• Save International Journal of Agriculture and Forestry 2012, 2(2): 49-55 DOI: 10.5923/j.ijaf.20120202.08 Evidence of Climate Change Impacts on Agriculture and Food Security in Nigeria Bello O. B.1,*, Ganiyu O. T.1, Wahab M. K. A.1, Afolabi M. S.2, Oluleye F.3, Ig S. A.4, Mahmud J.5, Azeez M. A.6, Abdulmaliq S. Y.7 1Department of Biological Sciences, Fountain University, Osogbo, Osun State, Nigeria 2Department of Crop Science, Landmark University, Omuaran, Kwara State, Nigeria 3Kwara State University, Malete, Ilorin, Kwara State, Nigeria 4Department of Agronomy, University of Ilorin, Ilorin, Nigeria 5Lower Niger River Basin, Ilorin, Kwara State, Nigeria 6Department of Plant Biology, Ladoke Akintola University of Technology, Ogbomoso, Nigeria 7Department of Agronomy, Ibrahim Badamasi Babangida University, Lapai, Niger State, Nigeria Abstract Change in climate and consequent global warming are posing threats to food security in many developing nations including Nigeria because of the climate-dependent nature of agricultural systems and lack of coping capabilities. The spatiotemporal pattern of temperature and rainfall of Nigeria between 1901 and 2005 (105 years), using temperature and rainfall data to support the concept of regional climate change and its impact on Agriculture and food security was investigated. Also assessed was the level of agriculture funding and output in Nigeria. Mean annual air temperature and rainfall data between 1901- 2005 (105 years) were obtained from Food and Agricultural Organization publications, National Bureau of Statistics, Central Bank of Nigeria bulletin and National Meteorological Agency. Descriptive statistics were used to analyze the data. The results showed that within the period of 105 years, rainfall decreased by 81 mm with increasing temperature of 1.1℃. The unpredictability of rainfall and steadily increasing air temperature were observed from 1971-2005. The total federal budget between 2001 and 2005 averaged 824 billion Naira per year of which very small amount (14.7 billion (1.8%)) went to agricultural sector. The actual spending was 681 billion Naira per year with 11.4 billion Naira for agriculture. Over 25 years, there were low and dramatic walloping of public spending in agriculture relative to large size and importance of agricultural sector in the economy. There is a continuous rise in output from 1987 to 2000 before it dropped in 2001. Land degradation, desert encroachment, drying up of surface waters, coastal inundations, and shift in cultivated crops over time affected the food security in Nigeria. The current available data showed that Nigeria, like most parts of the world is experiencing the basic features of climate change. Therefore, Nigerian government/ private sector partnership should encourage agricultural, industrial and domestic practices which will not contribute to the emission of greenhouse gasses. Keywords Agricultural Production, Food Security, Climate Change, Rainfall, Temperature, Nigeria 1. Introduction Climate change is one of the environmental life- threatening to economic development and sustainability of mankind worldwide. Natural climate cycle and human activities have contributed to an increase in the accumulation of heat-trapping “greenhouse” gases in the atmosphere thereby contributing to increase in temperature in the global climate (global warming) (UNFCCC, 2007). Global warming causes unpredictable and extreme weather events impact and increasingly affect crop growth, availability of soil water, forest fires, soil erosion, droughts, floods, sea level rises with * Corresponding author: (Bello, O. B.) Published online at Copyright © 2012 Scientific & Academic Publishing. All Rights Reserved prevalent infection of diseases and pest infestations (Ade juwon, 2004; Zoellick and Robert 2009). These environ mental problems result to low and unpredictable crop yields, which invariably make farmers more vulnerable, especially in Africa (Ziervogel et al., 2006; UNFCCC, 2007). Desertification, uncontrolled grazing, livestock migration, poaching/settlement within protected areas, bushfires and deforestation also posed threats to the environments. All these adversely affected agriculture and food supply, fresh water resources, natural ecosystems, biodiversity and human health, threatening human development and their social, political and economical survival (Zoellick and Robert 2009). The growing problem of climatic change impacts is global and the developing countries, especially Africa will be mostly affected. This is because, African economy is predominantly agrarian rain-fed, fundamentally dependent on the vagaries of weather, due to inability to cope as a result of 50 Bello O. B. et al.: Evidence of Climate Change Impacts on Agriculture and Food Security in Nigeria poverty and low technological development, hence low level of cropping capabilities by the farmers (Ziervogel et al., 2006; Jagtap 2007; Nwafor 2007; Onyenechere 2010). It is projected that crop yield in Africa may fall by 10-20% by 2050 or even up to 50% due to climate change (Jones and Thornton, 2002). Available evidences showed that Nigeria is already being plagued with diverse ecological problems which have been directly linked to the on-going climate change (Adefolalu, 2007; Ikhile, 2007). The southern ecological zone of Nigeria largely known for high rainfall is currently confronted by irregularity in the rainfall pattern, while Guinea savannah experiencing gradually increasing temperature. The Northern zone faces the threat of desert encroachment at a very fast rate per year occasioned by fast reduction in the amount of surface water, flora and fauna resources on land (FME, 2004; Obioha, 2008). This makes people to exploit more previously undisturbed lands leading to depletion of the forest cover and increase on sand dunes/Aeolian deposits in the Northern axis of Nigeria. On the other hand, those in coastal region are vulnerable to incessant floods, destruction of mangrove ecosystems, contamination of water and transmission of water borne diseases, leading to displacement and communal crisis (Odjugo, 2010). The resource poor farmers therefore faced the prospects of tragic crop failures which reduced agricultural productivity, increased hunger, poverty, malnutrition and diseases (Zoellick and Robert 2009; Obioha, 2009). Due to these environmental threats resulting to declining in crop yields, some farmers in Nigeria are abandoning farming for non-farming activities (Apata et al., 2010). Hence, concerted efforts toward tackling these menaces are necessary. The study of the effect of climate change on agricultural productivity is therefore critical, given its impact in changing livelihood patterns in the country. However, for a reasonable conclusion to be drawn on weather data, at least a century of evaluation of climate trend with clear and permanent impacts on the ecosystem is very imperative (Ayoade, 2003; Singer and Avery, 2007). On this premise, there is therefore the need to examine spatiotemporal pattern of temperature and rainfall between 1901and 2005 (105 years), using temperature and rainfall data to support the concept of regional climate change and its impact on Agriculture and food security in Nigeria. 20 and 60 inches per year (Nation Master, 2009). Mean annual rainfall distribution and air temperatures from 1901 to 2005 (105 years) were obtained from 30 Nigerian Meteorological Stations and some States’ Airports. Data of Federal Budget and Actual Expenditure on Agriculture, and Share of Agricultural Sector in Federal Capital Budget were sourced from the Central Bank of Nigeria (CBN) Bulletin. Report of Nigeria House Committee on Agriculture, Trend of Nigeria Agricultural output and Crop Production were collected from National Bureau of Statistics, and Food and Agricultural Organization (FAO) Publications. The time series was used to analyze the trend of rainfall and temperatures. The rainfall pattern was depicted using histogram, while trend lines were used to depict the slope of the rainfall and temperatures. The Share of Agricultural Sector in Federal Capital Budget and the Trend of Nigeria Agricultural output were depicted using the frequency distribution curve. Figure 1. Air temperature distribution in Nigeria between 1901 and 2005 2. Materials and Methods The study area is Nigeria. Nigeria is one of the sub- Saharan African nations in the Western part of Africa, and shares land border with the Republic of Benin to the West, Chad and Cameroon to the East, Niger Republic to the North, and its coast lies on the gulf of Guinea (Wikipedia, 2009). The South is defined by its tropical rain forest climate, where annual rainfall is between 60 and 80 inches per year. The North has almost desert-like climate where rainfall is less than 20 inches per year. The rest of the country between the North and the South is savanna, with annual rainfall between Figure 2. Rainfall distribution in Nigeria between 1901 and 2005 3. Results and Discussion Air temperature and rainfall variation impacts in Nigeria In this study, the trends of air temperature and rainfall distribution in Nigerian were of temporal and spatial in International Journal of Agriculture and Forestry 2012, 2(2): 49-55 51 variations as from 1901 to 2005 (Fig. 1 and 2). There is a gradual rise in air temperature between 1901 and mid 1940s with a slight drop from late 1940’s to early 1950s until subsequent increase till late 1960s. However, the evidence of sudden increase in air temperature in Nigeria was observed as from the early 1970s until 2005 ((Fig. 1), This abrupt increase could be linked to the effect of climate change and its associated global warming previously reported in Nigeria by Ikhile, (2007) and supported by the global trend (IPCC, 2007). The mean air temperature from 1901-1970 was 26.3℃ and increased to 27.8℃ from 1971 to 2005. This is apparently greater than the global mean temperature with the increase of 0.74℃ since recordings commenced in 1860 (IPCC, 2007; Spore, 2008). If this trend persists, Nigeria could experience between 1.6℃ and 4.5℃ temperature increase risk by 2100 (Odjugo, 2010). On the other hand, there is a decline in rainfall pattern in Nigeria by 81mm within the period of the study (1901-2005) with a nastiest experience as from early 1970s to date ((Fig. 2). It is worthy to note that the period of drastic rise in temperature from early 1970s corresponds with erratic and decrease in rainfall. However, computed temperature R2=0.8236 (Fig. 1) and rainfall R2= 0.1769 (Fig. 2) within the period of 105 years showed significant increase in temperature in Nigeria, while non significant decrease was recorded for rainfall distribution. All these are strong evidences of climate change impact in Nigeria, because there is incessant increase in rainfall in most coastal areas and drastic decline and erratic in rainfall amount and duration in the continental interiors of the semi-arid region of Nigeria with increasing aridity (Umoh, 2007; Odjugo, 2007, 2009). Recent available evidences of climate change have been reported earlier in Nigeria by (Odjugo, 2009) who observed that the areas experiencing double rainfall maximal (Savannah) is shifting southward, while the short dry season (August Break) is being experienced more in July as against its normal occurrence in the month of August prior to the 1970s. Also, in the Northeastern Nigeria and the Niger-Delta Coastal areas, the number of rain days dropped by 53% and 14% respectively. It has been reported that the erratic rainfall pattern coupled with increasing temperature in Katsina, Maiduguri Kano, Sokoto and Nguru (semi-arid agro-ecological zones of Nigeria) could cause increase in drought evapotranspiration and desertification which resulted to decline in water tables or total dry up of some rivers and lakes especially Lake Chad with continuous extinction of forest and biodiversity (Chindo and Nyelong, 2005; Adefolalu, 2007). Consequently, persistent increase in rainfall in the coaster cities of Lagos, Calabar, Port Harcourt and Warri has resulted to floods in these cities (Ikhile 2007; Nwafor, 2007; Odjugo, 2010). With these factors, one can say with a high level of confidence that this study with other related works cited have successfully revealed that Nigeria, like most parts of the world, is experiencing the basic features of climate change. With all these anomalies, holistic approaches on climate change are required in Nigeria to stem the tide of the erratic rainfall pattern that is currently bedeviling and bothersome since 1970s. Table 1. Federal budget and actual expenditure on Agriculture (Billion) Fiscal year 2001 2002 2003 2004 2005 Average Budget 17,575 16,509 14,908 12,725 11,516 1.78% Actual Expenditure 15,916 9,521 8,917 10,768 11,847 1.67% Source: Mogues et al. (2008) Source: Nigeria House Committee on Agriculture Report (2005) Figure 3. Share of the Agricultural Sector in Federal Capital Budget (%) 1977-2005 52 Bello O. B. et al.: Evidence of Climate Change Impacts on Agriculture and Food Security in Nigeria Agricultural funding for production and research Pragmatic assessment approach of agricultural funding relative to the size of the sector is to express public resource allocation in the agriculture as a share of agricultural Gross Domestic Product (GDP). The total federal budget between 2001 and 2005 averaged 824 billion naira per year of which very small amount (14.7 billion (1.8%)) went to agricultural sector (Table 1). The actual spending was 681 billion naira per year with 11.4 billion naira for agriculture. Similarly, Nigeria House Committee on Agriculture between 1977 and 2005 (Fig. 3) reports revealed that agriculture share of Nigeria capital budget of about 1.5% falls short of the target set by the National Economic Empowerment and Development Strategy (NEEDS). This meager allocation to agriculture is not appropriate for a sector that is recognized as the prime driver of growth and poverty reduction in the economy. In Nigeria over 25 years, dramatic walloping of public spending in agriculture ensued relative to large size and importance of agricultural sector (Fig. 3) (Mogues et al., 2008). Mogues, et al. (2008) further noted a very low budget allocation to agriculture in Nigeria as compared to most widely cited international benchmark. Consequently, all the National Agricultural Research Systems (NARS) were under funded as macro-economic reforms are implemented by governments. Conversely, industrialized countries have a well funded agricultural research status, private sector driven with robust linkages with the rural settings. In Mexico for example, each of the 32 States has an agricultural research station under the State Secretariat of the Agriculture Department (SEDAGRO). The research stations have more direct links with farmers at the grassroots. In Japan operates prefecture (State) level-bottom-top management system in which decisions on research and linkage activities are taken at State level without the direct involvement of national officers. In the similar vein, 13 national research institutes feed the 255 State research institutes and experiment stations through six national agricultural experiment stations. However, in some African countries particularly Tanzania, the three national research institutes are coordinated by the Division of Research and Training with substations in the 47 provinces. The Extension Programme component is managed at provincial level through Liaison Offices by the zonal directors (Agbamu, 2000). While some African countries including Ghana, Uganda and Malawi have stabilized their budget expenditures on agriculture around 10% based on the Maputo 2003 agreement, Nigeria is consistently spent less than 5% annual budget on agriculture (Anselm et al., 2010). Malaysia has recorded tremendous achievements in agricultural development through sustained annual budget expenditure between 20 and 25% in the last three decades (Youngstars Foundation, 2010). Conversely, the federal government of Nigeria funded and managed all the agricultural research institutes. The State and Local governments which are closer to the rural farmers are not involved in decisions on funding, direction and implementation of research activities (Agbamu, 2000). The consequence of this is low new agricultural technologies transfer to the smallholder farm families for adoption compared to developed countries. This invariably could cause serious challenges for agricultural adaptation to climate change. Current studies of Atser (2007) showed that about 8 kg/ha fertilizer application in Nigeria is extremely below the 200kg/ha world average. As a result of the foregoing, this could also impede the development of new agricultural technologies such as new crop and animal varieties for climate change adaptation in Nigeria. Figure 4. Trend of Nigeria Agricultural output Table 2. Crop production in Nigeria from 2003-2005 (million tonnes) Crop Maize Millet Sorghum Rice (Paddy) Plantain Potato Yam Cassava Cocoyam Cowpea 2003 8,685.1 6,561.1 9,460.8 3,520.3 1,096.0 1,442.1 25,073.3 31,698.1 2,350.5 4,210.7 2004 9,503.4 6,963.3 9,994.4 3,713.9 1,161.5 1,528.3 26,700.2 33,393. 2,407.0 4,328.3 2005 10,369.6 7,394.7 10,593.6 3,929.4 1,246.7 1,640.4 28,521.8 36,057.8 2,479.2 4,462.2 % Growth 19.4 12.7 12.0 11.6 13.8 13.7 13.8 13.8 0.5 0.6 Source: National Bureau of Statistics Agricultural productivity In this study, the lowest agricultural production was ob- served in the year 1983 (Fig. 4). This can be traced to the early Pre-sap era when Nigeria experience a sharp increase in foreign earnings as a result of increased oil revenue. However, there are persistently higher rates in agricultural productivity from 1983 to 2000. Increments observed can be likened to government policies aimed at improving agriculture in Nigeria. A sharp drop was also experienced in the year 2001, which may be due to climatic factors, changes in political views, and unrest observed in some parts of the country (Ayinde, 2010). However, from the selected crops produced between 2003 and 2005 (Table 2), plantain was the lowest crop produced in 2003, though with higher growth rate (13.8%). Cassava production on the other hand was the highest 31, 698.1 million tonnes with highest growth rate of 13.8% to year 2005, followed by yams, millet, maize, cowpea and rice. However, Odjugo (2009) noted climate change which led the farmers to a shift in crops cultivated in northern Nigeria. The preferred crops grown are guinea corn followed by groundnut and maize, but due to increasing International Journal of Agriculture and Forestry 2012, 2(2): 49-55 53 temperature and decreasing rainfall amount and duration occasioned by climate change, the farmers as a means of adaptation in 2007 shifted to the production of millet followed by maize and beans (Odjugo, 2009). Climate change has also caused reduction of arable lands cultivation in Nigeria. While the sea incursion is reducing the arable land of the coastal plains, the desert encroachment with its associated sand dunes is depriving farmers of their agricultural farmlands and grazing rangelands. Moreover, the frequent droughts and lesser rains have started shortening the growing season thereby causing crops failure and food shortage. It has been shown that drought, desert encroachment and coastal inundation have started affecting the country’s ecosystem leading to ecological destabilization due to climate change impact in the semi-arid region of Northern Nigeria (Odjugo and Ikhuoria, 2003; Ayuba et al., 2007). It is noteworthy that developments of agricultural technologies that are environmentally sensitive are panacea for sustainable and improved agricultural productivity in Nigeria. While new agricultural technologies that increase soil nutrient and do not contribute to change in climate should be encouraged, irrigation should also be given priority especially the drying areas in Nigeria in order to maintain stability of supplied agricultural produce. 4. Conclusions Within the 105 years, there is an increase in temperature (1.1℃) and decreasing rainfall amount and duration (81mm) in Nigeria from 1901, but rapidly as from 1970. The air temperature patterns from 1901-1935 and 1936-1971 were almost the same, but differ significantly between 1971 and 2005. The rainfall was unpredictability and decreasing, which also differ significantly from 1971-2005. Coastal region experiencing slightly increasing rainfall since the early 1970s and August break (short-dry-season) is currently being experienced more in July as against August in the Savannah ecology. These evidences show that Nigeria, like most parts of the world, is experiencing the basic features of climate change. However, there is continuous rise in agricultural output from 1987 to 2000 before it dropped in 2001. Low budget allocation to agriculture is not appropriate for a sector that is recognized as the prime driver of growth and poverty reduction in the economy. In Nigeria over 25 years, low and dramatic walloping of public spending in agriculture ensued, relative to large size and importance of agricultural sector in the economy. There is continuous rise in output from 1987 to 2000 before it dropped in 2001. Therefore, Nigerian government/ private sector partnership should focus on improved agricultural productivity by developing technology which will not contribute to changes in climate, but increased production through proper funding and implementation. Provision of new agricultural technologies, afforestation, reduce rate of water pollution and irrigation among others will improve agricultural productivity, enhanced rate of carbon sinks and decline ozone layer deple- tion, thereby reducing the effects of climate change on humans and ecosystems. 5. Recommendations Effective and efficient strategies for climate change While natural causes of climate change cannot be stopped, the effects of climate change can either be stopped or drastically reduced by human. Clean and environment friendly technologies in both energy supply and consumption are prerequisite to reduction in emission of greenhouse gases. In Nigeria, industrial machines and automobiles should be converted to limited or no greenhouse gases emission through the use of ethanol, electric engines or solar engines. Extensive use of low cost solar energy cookers instead of wood burning devices will limit the current pressure on the Nigeria forest for firewood. Gas flaring, oil spillage in the creeks and coastal areas of Nigeria should be drastically reduced to enhance carbon sink in the coastal waters. The use of renewable energy sources such as fuel cells that convert hydrogen fuel directly into electricity without first burning it to produce heat as well as small scale photovoltaic cells should be encouraged. Terrestrial and marine ecosystems that act as carbon sinks and reservoirs to greenhouse gases should be protected and sustained by reducing bush burning and encouraging afforestation. Aluminium, iron and steel should be used for construction of buildings and household furniture in order to reduce deforestation. However, a “Clean Development Mechanisms” that will enable the developed nations to finance emission-avoiding projects in developing countries is required. This will bring credit to the industrialized nations rather than transferring non-environment friendly technologies to developing world like Nigeria. Provision of appropriate economic and regulatory framework for investors and consumers can also improve economy efficiency. Agricultural adaptation to climate change The private sectors and Nigeria government should drive the agricultural sector through consistent policies, holistic national adaptation strategy, proper funding and infrastructure development in order to survive the effects of climate change on humans and ecosystems. Better-equipped weather stations to prevent weather-related disasters through early warning and effective response/adaptation system should be established this will help in preventing weather-related disasters through early warning and effective response system. Establishment of disaster mitigation plans in a more formal setting and the upgrading of all systems based on advance in science and technology, with emphasis on space science will enhance knowledge in atmospheric studies for the betterment of man. The on-going plan to supply water to the disappearing Lake Chad from the Congo Basin should be intensified and brought into fruition within the shortest possible time. Transportation of water from the Atlantic Ocean to the Lake Chad through pipelines after desalination should be looked into. Such water transfer will definitely increase the 54 Bello O. B. et al.: Evidence of Climate Change Impacts on Agriculture and Food Security in Nigeria volume and also the area coverage of the Lake. This means more water for irrigation farming, fishing, domestic and industrial usage. Readily available farming inputs (inorganic fertilizers, improve seeds and chemicals) and subsidies should be entrenched. Credit facility, extension services, effective processing and storage technologies and market systems should be provided to farmers. Education, information and training of farmers to adapt to climate change by changing their farming practices such as bush burning, deforestation, rain-fed agriculture and land tenure systems should be encouraged. Agricultural research (funding and activities) should be decentralized by making them participatory to increase adoption of innovations and encouraged increase in agricultural production. There should be integration of indigenous knowledge and practices into formal climate change mitigation and adaptation strategies. With the decreasing rainfall amount and duration, frequent drought and desertification, drought resistant and short duration high yielding crops should be developed and made available to farmers. Improved animal husbandry including improved brood stock traits, health and feeds should be provided to farmers. Encouragement of formation of farmer groups, and agricultural adaptation to climate change should be mainstreamed into government’s poverty alleviation programme. Other stakeholders should invest in improved agricultural technology to be able to cope with climate change. Nigeria should start to invest on irrigation farming rather than relying more on rain-fed agriculture that is highly unreliable and becoming more unpredictable. The problems of climate change are already with us, therefore these constraints should be properly addressed for self sufficiency in food production and for export, thereby enhancing virile economy. culture: An empirical analysis. Paper presented at the 84th annual conference of Agricultural Economics Society held Edinburgh, Scotland, pp 345-351. [6] Atser G (2007). Stakeholders demand scrutiny of 2007 budget. Retrieved November, 7, 2011 from http://www. budgetmonotoringng. org/ [7] Ayinde OE (2010). Empirical analysis of agricultural production and climate change: A case study of Nigeria. J. Sustain. Dev. Afri., 12(.6): 345-253. [8] Ayoade JO (2003). Climate change. Ibadan. Vantage Publishers, pp 45-66. [9] Ayuba HK, Maryah UM, Gwary DM (2007). Climate change impact on plant species composition in six semi-arid rangelands of Northern Nigeria. Nig. Geogr. J. 5(1): 35-42. [10] Chindo A and Nyelong PN (2004). Lake Chad: From Megalake to Minilake. Arid Wetland Bulletin, 6: 24-27. [11] Federal Ministry of Environment (2004). Abuja. Available at [12] Ikhile CI (2007). “Impacts of climate variability and change on the hydrology and water resources of the Benin-Owena River Basin”. Ph.D. thesis submitted to the Department of Geography and Regional Planning, University of Benin, Benin City, Nigeria, pp 234-236. [13] IPCC (2007) Summary for Policymakers. In: Climate Change 2007: Impacts, adaptation and vulnerability. Contribution of Working Group II to the Fourth Assessment Report of the Intergovernmental Panel on Climate Change, ML, Parry OF, Canziani JP, Palutikof PJ, van der Linden E and Hanson CE., (Eds.), Cambridge University Press, Cambridge, UK, pp 7-22. [14] Jagtap S (2007). Managing vulnerability to extreme weather and climate events: Implications for agriculture and food security in Africa. Proceedings of the International Conference on Climate Change and Economic Sustainability held at Nnamdi Azikiwe University, Enugu, Nigeria, pp 45-52. REFERENCES [1] Adefolalu DOA (2007). Climate change and economic sustainability in Nigeria. Paper presented at the International conference on climate change, Nnamdi Azikiwe University, Awka 12-14 June 2007. [2] Adejuwon SA (2004). Impacts of climate variability and climate change on crop yield in Nigeria. Paper presented at the stakeholders’ workshop on assessment of impacts and adaptation to climate change (AIACC), Conference centre, Obafemi Awolowo University, Ile-Ife, pp 271-279. [3] Agbamu JU (2000) Agricultural research-extension linkage systems: An international perspective. Agricultural Research & Extension Network (AgREN) Network Paper No.106. pp 1-24. [4] Anselm AE and Taofeeq AA (2010). Challenges of agricultural adaptation to climate change in Nigeria: a Synthesis from the Literature. html [5] Apata TG, Ogunyinka A, Sanusi RA and Ogunwande S (2010). Effects of global climate change on Nigerian Agri- [15] Mogues T, Morris M, Freinkman L, Adubi A, Ehui S, Nwoko C, Taiwo O, Nege C, Okonji SP and Chete L (2008). Agricultural public spending in Nigeria.International Food Policy Research Institute Discussion Paper 00789. [16] Nation Master. (2009). Nigeria History. Retrieved from: Retrieved on September 6, 2009 [17] Nigeria House Committee on Agriculture (2005) Sustainable funding of agricultural sector in Nigeria. Policy Brief No. 2. [18] Nwafor JC (2007). Global climate change: The driver of multiple causes of flood intensity in Sub-Saharan Africa. Paper presented at the International Conference on Climate Change and Economic Sustainability held at Nnamdi Azikiwe University, Enugu, Nigeria, pp 67-72. [19] Obioha E (2008). “Climate Change, population drift and violent conflict over land resources in North Eastern Nigeria” J. Hum. Ecol., 23(4): 311-324. [20] Odjugo PAO, Ikhuoria AI (2003). The impact of climate change and anthropogenic factors on desertification in the semi-arid region of Nigeria. Global J. Env. Sci., 2(2): 18-126. [21] Odjugo PAO (2007). The impact of climate change on water International Journal of Agriculture and Forestry 2012, 2(2): 49-55 55 resources; global and regional analysis. The Indones. J. Geogr., 39: 23-41. [22] Odjugo, PAO (2009). Quantifying the cost of climate change impact in Nigeria: Emphasis on wind and rainstorm. J. Hum. Ecol., 28(2): 93-101. tion in developing countries UNFCCC Secretariat, Martin-Luther-King-Straat 8 53175 Bonn, Germany. www.un Jones, P.G. and Thornton, P.K. 2002. Croppers to livestock keepers: Livelihood transition to 2010 in Africa due to climate change. Global Environmental Change, World Health Organization, Geneva, Switzerland, pp 489-493. [23] Odjugo PAO (2010). General overview of climate change [29] Wikipedia (2012) “Nigeria” Available online at impacts in Nigeria. J. Hum. Ecol., 29(1): 47-55. Retrieve on January, 6 2012. [24] Onyenechere EC (2010). Climate change and spatial planning concerns in Nigeria: Remedial measures for more effective response. J. Hum. Ecol., 32 (3): 137-148. [30] Youngstars Foundation. (2010). Agriculture: Nigeria’s natural and convenient soulmate. Retrieved August 7, 2010 from [25] Singer SF and Avery DT (2007). Unstoppable global warming: Every 1000 years, Rowman and Littlefield Publishers Inc, New York, pp 114. [26] Spore (2008). Climate change. Special Issue, pp 23. [27] Umoh E (2007). Flooding problems in Rivers State. J. Environ. Sci, 4(2): 44-60. [31] Ziervogel G, Nyong A, Osman B, Conde C, Cortes S and Dowing T (2006). Climate variability and change: implications for household food security. Assessments of impacts and adaptations to climate change (AIACC) Working Paper No. 20, January 2006. The AIACC Project Office, International START Secretariat, Washington DC, USA, pp 678-691. [28] United Nations Framework Convention on Climate Change [32] Zoellick S and Robert BA (2009). Climate Smart Future. The (2007). Climatic change impact, vulnerabilities and adapta- Nation Newspapers. Vintage Press Limited, Lagos, Nigeria, pp 18.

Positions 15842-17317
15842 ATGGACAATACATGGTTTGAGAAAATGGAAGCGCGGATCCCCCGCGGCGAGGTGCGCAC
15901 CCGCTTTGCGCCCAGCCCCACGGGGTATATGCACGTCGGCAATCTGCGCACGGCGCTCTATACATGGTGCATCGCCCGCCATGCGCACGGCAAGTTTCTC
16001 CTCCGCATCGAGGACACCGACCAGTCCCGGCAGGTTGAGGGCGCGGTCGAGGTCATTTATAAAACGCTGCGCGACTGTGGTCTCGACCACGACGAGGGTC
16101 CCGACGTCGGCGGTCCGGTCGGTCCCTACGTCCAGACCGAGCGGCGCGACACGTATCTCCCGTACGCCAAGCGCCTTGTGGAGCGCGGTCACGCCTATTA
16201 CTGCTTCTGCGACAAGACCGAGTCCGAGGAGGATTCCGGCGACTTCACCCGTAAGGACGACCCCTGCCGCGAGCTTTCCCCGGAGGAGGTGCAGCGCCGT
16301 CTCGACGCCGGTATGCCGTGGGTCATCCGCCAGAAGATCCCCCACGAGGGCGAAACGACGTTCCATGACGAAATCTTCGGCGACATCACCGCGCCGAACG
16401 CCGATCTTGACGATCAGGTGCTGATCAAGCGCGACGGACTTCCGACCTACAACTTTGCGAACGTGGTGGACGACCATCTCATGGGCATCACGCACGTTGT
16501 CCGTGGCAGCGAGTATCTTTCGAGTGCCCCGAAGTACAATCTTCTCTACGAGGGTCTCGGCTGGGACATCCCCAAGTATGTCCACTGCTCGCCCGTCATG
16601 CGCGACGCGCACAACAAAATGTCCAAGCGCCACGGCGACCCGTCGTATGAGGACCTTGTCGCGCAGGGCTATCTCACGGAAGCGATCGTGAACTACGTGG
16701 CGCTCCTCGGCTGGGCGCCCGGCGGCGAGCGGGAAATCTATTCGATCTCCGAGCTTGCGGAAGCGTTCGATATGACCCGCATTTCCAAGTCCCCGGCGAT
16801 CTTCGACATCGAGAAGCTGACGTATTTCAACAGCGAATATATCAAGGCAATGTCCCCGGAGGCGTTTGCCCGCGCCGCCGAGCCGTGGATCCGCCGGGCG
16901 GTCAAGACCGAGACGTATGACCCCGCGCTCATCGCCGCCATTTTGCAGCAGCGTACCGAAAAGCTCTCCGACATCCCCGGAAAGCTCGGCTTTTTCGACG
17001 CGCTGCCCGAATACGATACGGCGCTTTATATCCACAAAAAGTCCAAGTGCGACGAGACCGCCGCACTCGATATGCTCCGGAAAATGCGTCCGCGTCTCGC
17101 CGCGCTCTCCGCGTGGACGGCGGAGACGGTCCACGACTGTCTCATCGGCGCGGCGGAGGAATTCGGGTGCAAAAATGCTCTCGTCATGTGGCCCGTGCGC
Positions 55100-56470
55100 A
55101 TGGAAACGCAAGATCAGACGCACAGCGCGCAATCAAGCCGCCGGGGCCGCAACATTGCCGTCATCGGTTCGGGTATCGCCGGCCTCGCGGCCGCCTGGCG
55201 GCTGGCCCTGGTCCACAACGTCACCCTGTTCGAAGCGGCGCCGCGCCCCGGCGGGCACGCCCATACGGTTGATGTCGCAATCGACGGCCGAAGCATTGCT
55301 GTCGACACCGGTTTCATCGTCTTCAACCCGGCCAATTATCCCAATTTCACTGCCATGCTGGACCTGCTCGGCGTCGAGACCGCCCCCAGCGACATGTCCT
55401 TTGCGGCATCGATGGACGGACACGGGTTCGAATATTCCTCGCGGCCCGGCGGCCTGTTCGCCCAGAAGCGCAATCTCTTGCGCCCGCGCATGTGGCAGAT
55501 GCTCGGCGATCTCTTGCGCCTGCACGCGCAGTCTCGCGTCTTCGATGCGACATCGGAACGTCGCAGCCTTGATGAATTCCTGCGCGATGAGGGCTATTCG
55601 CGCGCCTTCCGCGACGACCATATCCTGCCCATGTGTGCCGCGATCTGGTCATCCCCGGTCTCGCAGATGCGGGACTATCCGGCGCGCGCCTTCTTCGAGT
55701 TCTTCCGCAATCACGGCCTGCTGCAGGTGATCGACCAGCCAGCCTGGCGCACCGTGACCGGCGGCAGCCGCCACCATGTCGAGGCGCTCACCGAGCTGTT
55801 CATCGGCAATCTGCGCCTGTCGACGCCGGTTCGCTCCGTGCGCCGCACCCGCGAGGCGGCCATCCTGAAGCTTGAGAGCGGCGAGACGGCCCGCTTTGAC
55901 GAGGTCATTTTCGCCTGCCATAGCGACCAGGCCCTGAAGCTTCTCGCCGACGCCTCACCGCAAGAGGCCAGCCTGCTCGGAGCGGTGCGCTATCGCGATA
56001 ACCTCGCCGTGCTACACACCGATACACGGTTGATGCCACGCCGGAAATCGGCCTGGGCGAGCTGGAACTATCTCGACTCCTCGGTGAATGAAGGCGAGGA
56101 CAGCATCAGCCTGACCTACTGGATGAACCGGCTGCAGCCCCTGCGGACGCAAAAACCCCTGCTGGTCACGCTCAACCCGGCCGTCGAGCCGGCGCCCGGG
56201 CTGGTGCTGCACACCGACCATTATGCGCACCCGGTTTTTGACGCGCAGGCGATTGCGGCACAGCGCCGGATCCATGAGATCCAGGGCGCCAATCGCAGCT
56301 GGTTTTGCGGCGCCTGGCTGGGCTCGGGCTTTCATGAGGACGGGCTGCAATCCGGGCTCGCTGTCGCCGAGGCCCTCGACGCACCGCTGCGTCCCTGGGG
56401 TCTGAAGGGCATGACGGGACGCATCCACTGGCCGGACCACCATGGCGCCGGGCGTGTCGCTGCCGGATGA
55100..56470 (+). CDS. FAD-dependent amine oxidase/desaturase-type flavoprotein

... pages left unread,continue reading

Document pages: 7 pages

Please select stars to rate!


0 comments Sign in to leave a comment.

    Data loading, please wait...